If you review the films from both eras, you'll detect a decided moral shift; movies from the twenties were so decadent that they led to creation of the Motion Picture Production Code, setting moral restrictions on what Hollywood was permitted to produceThe movies from the thirties, on the other had, often include biblical references that the audiences were very familiar with. 

    The depression also prepared Americans psychologically and spiritually to be able make sacrifices for their country during World War Two, similar to what they had been doing for their families.

    So, long answer to a short question, we can’t; God CAN!  And given our mad rush toward fiscal insanity (Green New Deal, Medicare for All, trillions of dollars of unfunded mandates already on the books), it would seem that a Greater Depression (one that will dwarf the “Great Depression”) is inevitable.  Add to that the military build ups and technical advances in military hardware by China and Russia, and it’s not unlikely that the thirties and forties will soon be repeated, though on a colossal scale!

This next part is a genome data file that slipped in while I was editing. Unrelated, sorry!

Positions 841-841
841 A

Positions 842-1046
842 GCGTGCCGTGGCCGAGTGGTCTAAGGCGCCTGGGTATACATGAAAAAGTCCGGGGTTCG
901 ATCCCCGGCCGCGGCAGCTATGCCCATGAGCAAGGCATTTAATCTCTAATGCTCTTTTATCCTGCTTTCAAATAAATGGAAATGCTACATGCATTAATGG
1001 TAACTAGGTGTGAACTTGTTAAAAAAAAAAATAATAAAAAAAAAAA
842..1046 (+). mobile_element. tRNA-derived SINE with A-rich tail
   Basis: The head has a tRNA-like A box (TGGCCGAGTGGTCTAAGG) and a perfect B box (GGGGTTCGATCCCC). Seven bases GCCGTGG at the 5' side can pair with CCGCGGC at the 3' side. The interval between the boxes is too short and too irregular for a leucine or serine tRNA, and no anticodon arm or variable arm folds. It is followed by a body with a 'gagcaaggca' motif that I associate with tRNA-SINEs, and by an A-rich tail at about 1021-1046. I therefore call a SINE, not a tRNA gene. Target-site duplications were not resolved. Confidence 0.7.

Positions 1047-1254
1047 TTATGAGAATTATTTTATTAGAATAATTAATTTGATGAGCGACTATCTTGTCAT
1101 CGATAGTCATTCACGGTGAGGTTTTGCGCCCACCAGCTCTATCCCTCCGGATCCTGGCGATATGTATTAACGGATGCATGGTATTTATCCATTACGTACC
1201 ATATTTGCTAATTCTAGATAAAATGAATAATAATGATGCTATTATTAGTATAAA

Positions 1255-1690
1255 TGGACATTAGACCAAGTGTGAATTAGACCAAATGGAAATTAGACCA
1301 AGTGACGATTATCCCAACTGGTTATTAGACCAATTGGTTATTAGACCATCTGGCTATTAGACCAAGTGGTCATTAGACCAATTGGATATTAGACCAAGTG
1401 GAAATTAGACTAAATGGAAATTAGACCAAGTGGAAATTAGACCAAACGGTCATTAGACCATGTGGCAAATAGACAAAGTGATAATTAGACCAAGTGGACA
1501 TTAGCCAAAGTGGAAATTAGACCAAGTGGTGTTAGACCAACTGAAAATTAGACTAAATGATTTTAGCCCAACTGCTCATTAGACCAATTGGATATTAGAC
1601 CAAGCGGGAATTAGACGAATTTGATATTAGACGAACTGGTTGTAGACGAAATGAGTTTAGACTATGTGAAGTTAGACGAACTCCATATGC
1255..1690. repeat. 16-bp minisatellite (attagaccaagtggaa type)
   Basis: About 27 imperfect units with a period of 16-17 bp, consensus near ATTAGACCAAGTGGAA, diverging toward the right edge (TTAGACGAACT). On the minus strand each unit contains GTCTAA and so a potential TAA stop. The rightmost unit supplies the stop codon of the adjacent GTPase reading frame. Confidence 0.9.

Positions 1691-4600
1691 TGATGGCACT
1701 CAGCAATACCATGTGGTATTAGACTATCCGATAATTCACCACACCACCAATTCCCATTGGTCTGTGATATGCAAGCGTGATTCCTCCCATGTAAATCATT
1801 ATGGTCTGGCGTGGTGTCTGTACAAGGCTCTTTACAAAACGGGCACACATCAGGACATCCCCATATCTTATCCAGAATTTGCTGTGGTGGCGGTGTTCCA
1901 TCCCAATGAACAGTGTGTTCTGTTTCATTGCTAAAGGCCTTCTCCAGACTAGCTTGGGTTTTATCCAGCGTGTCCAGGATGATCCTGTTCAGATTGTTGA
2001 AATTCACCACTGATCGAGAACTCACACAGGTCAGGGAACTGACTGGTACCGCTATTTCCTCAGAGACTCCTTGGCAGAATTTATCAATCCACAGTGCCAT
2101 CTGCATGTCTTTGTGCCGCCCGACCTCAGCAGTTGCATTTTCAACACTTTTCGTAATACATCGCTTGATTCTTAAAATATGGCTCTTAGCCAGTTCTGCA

One final frightening thought; in the thirties, most people lived in a rural setting, where food could be grown to help limit the degree of starvation, though there was considerable hunger in the cities.  Also, people had a basic understanding of right and wrong.  Today, a far higher percentage of people live in cities, where authorities estimate there are about three days’ worth of food available.  And I think it’s not a stretch to say our moral climate today is not conducive to the kind of neighborly help provided during the Depression.